On a balmy August evening, I set off from my West Yorkshire gaff to make the short trip to the John Smith’s Stadium. Just as I was leaving, I saw a text from Tommo, which read: “Have you seen the Rooney link, got to be bollocks”. I thought nothing more of it, given that yes, it was obviously bollocks and got on with making my way to Huddersfield.
When I arrived at the ground, a few lads were chanting “Rooney, Rooney” in the bar area of the concourse, much to my amusement. It was all good fun, but surely nothing serious, I thought, as I wandered to my ‘seat’ to watch the Rams play the Terriers.
The 2-1 victory was probably deserved, thanks to five minutes of magic from Tom Lawrence and a second half which was all about discipline, team shape and concentration. However, within hours, the trifling matter of a three points from a strong away performance was basically forgotten, thanks to the rapid escalation of the club’s biggest transfer story in decades, if not ever.
I was quite looking forward to us being a normal football team again. The “Frank Lampard’s Derby” thing was annoying by the end and there was definitely a downside to being more of a target for the media to latch onto. Under the undemonstrative Phillip Cocu – a great player, but one who never played in England and hence was not a household name on these shores – I kind of hoped we could just get on with our season without being subjected to the unwelcome extra national press and TV commentary which arises whenever a ‘newsworthy’ big name is involved.
But listen, Mel’s gonna Mel.
He initially did what he does every summer, which was make extremely convincing noises about restraint and developing the kids and shopping in the loan market and reining it in, only to then suddenly drop everyone’s jaws by signing one of the biggest names in English football, in a move which he admitted had only became a possibility in the past few days. Whatever the plan was for the rest of the window, the plan changed overnight and a man who was until recently hailed as one of the best players in the world was hopping on a transatlantic flight to sign on the dotted line for the Rams.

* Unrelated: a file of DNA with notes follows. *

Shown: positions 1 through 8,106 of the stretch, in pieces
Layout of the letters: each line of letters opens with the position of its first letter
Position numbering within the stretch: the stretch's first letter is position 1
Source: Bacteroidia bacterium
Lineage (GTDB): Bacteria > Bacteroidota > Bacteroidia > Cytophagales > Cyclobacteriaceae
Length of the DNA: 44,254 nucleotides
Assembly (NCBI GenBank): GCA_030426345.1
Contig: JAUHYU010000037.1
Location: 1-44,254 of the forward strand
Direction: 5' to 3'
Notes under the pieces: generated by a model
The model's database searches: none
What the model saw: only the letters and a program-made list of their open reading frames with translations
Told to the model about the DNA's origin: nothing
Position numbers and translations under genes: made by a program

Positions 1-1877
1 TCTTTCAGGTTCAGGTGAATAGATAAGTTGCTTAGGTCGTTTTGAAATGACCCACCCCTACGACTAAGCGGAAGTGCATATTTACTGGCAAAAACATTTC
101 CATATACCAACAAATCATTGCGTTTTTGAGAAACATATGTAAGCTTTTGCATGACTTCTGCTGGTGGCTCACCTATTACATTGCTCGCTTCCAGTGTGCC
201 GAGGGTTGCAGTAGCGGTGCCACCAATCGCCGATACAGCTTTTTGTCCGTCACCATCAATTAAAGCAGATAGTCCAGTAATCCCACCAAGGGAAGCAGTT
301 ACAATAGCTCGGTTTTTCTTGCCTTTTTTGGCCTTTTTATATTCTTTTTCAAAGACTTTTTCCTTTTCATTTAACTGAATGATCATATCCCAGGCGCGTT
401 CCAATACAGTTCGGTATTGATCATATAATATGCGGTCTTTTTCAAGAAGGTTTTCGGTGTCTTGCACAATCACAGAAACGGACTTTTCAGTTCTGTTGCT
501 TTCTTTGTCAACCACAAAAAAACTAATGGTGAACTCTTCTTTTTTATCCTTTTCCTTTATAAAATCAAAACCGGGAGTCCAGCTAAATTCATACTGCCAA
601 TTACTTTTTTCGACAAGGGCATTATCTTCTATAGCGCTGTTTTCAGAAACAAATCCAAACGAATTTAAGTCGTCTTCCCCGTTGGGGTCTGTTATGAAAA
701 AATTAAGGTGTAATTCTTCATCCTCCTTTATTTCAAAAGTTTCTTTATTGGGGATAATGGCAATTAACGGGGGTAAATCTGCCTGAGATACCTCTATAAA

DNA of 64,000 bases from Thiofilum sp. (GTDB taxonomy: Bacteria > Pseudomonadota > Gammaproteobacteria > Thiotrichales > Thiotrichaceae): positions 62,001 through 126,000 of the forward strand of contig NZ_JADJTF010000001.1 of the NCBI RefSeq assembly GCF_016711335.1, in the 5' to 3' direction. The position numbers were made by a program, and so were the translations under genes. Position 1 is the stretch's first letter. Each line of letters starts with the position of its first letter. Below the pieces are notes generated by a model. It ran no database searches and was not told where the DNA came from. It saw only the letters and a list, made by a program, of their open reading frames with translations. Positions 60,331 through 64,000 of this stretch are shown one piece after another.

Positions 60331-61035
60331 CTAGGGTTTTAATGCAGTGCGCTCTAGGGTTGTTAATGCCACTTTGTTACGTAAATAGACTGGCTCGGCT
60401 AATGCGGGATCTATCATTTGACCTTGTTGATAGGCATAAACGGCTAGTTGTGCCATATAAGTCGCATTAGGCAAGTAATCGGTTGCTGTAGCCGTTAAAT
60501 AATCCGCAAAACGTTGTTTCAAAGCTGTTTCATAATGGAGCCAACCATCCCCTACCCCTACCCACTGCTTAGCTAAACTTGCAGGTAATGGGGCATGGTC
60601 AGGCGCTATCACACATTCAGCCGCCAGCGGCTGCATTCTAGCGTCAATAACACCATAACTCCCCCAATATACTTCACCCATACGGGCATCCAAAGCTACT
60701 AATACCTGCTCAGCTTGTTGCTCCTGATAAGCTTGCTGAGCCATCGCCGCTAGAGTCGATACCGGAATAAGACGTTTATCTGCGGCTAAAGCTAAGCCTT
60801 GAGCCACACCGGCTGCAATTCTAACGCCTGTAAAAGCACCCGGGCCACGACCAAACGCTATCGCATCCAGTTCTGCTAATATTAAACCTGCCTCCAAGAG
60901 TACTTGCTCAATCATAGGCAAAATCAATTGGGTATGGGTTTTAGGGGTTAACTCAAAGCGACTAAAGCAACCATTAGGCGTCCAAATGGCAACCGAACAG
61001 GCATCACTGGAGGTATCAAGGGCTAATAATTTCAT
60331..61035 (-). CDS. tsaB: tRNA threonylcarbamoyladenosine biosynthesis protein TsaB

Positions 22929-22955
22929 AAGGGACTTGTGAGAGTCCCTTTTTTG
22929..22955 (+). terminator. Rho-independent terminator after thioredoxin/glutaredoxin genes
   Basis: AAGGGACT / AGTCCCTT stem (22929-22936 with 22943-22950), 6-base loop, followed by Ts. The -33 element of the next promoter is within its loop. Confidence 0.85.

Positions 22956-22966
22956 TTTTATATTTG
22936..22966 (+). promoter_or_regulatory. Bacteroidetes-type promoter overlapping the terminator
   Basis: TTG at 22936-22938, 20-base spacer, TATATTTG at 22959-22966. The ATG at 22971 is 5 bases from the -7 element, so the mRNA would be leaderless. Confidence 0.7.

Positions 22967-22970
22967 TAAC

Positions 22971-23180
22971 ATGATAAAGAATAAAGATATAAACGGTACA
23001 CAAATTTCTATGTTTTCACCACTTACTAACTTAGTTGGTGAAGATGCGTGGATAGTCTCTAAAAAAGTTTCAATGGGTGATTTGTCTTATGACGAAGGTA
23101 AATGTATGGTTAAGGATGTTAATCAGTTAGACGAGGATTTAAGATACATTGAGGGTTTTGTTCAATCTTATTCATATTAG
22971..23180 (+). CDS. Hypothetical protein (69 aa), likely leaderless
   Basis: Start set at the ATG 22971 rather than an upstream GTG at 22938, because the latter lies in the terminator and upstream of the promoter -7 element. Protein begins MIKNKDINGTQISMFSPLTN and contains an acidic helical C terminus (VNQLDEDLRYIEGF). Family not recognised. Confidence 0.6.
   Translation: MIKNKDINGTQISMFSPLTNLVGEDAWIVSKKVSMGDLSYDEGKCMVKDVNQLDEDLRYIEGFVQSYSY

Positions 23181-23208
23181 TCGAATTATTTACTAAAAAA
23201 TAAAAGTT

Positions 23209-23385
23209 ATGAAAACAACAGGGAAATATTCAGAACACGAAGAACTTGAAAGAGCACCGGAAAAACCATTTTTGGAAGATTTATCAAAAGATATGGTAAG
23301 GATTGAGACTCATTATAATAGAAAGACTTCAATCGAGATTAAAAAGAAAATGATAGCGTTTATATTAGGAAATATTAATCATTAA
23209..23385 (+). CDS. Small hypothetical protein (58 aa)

The last time England’s record goalscorer played for Derby, the journalist Richard Jolly tweeted, was Steve Bloomer in 1911. In my lifetime, the only signing I can think of with remotely the same level of starpower was that of Igor Štimac, but I’m sure even the supremely self-confident Croat himself would admit that Rooney is a far bigger name. Last summer’s appointment of Frank Lampard felt like the biggest coup we were likely to experience, at least until the club could finally haul itself out of the Championship. And Mel has gone and topped it within twelve months.
It has taken me this long to get an article together on the subject partly because I simply couldn’t begin to get my head around it for a couple of days. It is so far beyond the spectrum of what I had thought possible that it is mind-bending.
So, let’s take a step back, take all the hoo-ha out of it for a moment and try to look with clear eyes at what we’ve actually acquired.
The first point to make is that Rooney’s best days are well behind him. However, in his best days, he was one of the best players in the world. He will be 34 by the time he joins Derby, not an exceptionally ripe age for a player in this day and age, but Rooney peaked earlier than most, partly because of the prodigious development which made him an Everton first-teamer by the age of 16 and a Manchester United superstar before his 20th birthday. José Mourinho described him as a ‘model professional’ when he left United, which is slightly at odds with some of the tabloid tales about his life off the field, but should be taken as a highly encouraging sign about how he will approach his time at Pride Park. He has made it very clear that he is joining in order to help us get promoted and it’s to be hoped that his signing will galvanise the squad, in the same way that it has clearly electrified most of the supporters.
I don’t watch MLS, so can’t claim to have kept an eye on him at all since he left these shores, but Whoscored.com data rates him in the top ten of players currently appearing at that level (Zlatan Ibrahimović is rated #2). Playing as a centre forward, he has scored 11 goals and contributed six assists in 23 appearances this season – about 0.8 goals + assists for every 90 minutes on the field. By all accounts, he has been tremendously influential on and off the pitch at DC United and will be a huge loss to the club. The Washington Post’s ‘soccer’ correspondent Steven Goff describes his impact at DCU as ‘immeasurable‘.
The excellent Ram Srinivas has of course created a graphic, which demonstrates that he has been one of the most effective creative forces in MLS this season. On the flip side, he is no longer carrying the ball regularly, not actually popping up in the box that often and his defensive contribution has been below average for an MLS striker. So it seems he has effectively been afforded a free role, with license to drop deeper as he likes and focus on making things happen around him – DCU have been rewarded with plenty of goals and assists as a result.
It’s also worth considering that his quality from set pieces (and penalty-taking) will be a major asset, especially with Harry Wilson no longer around.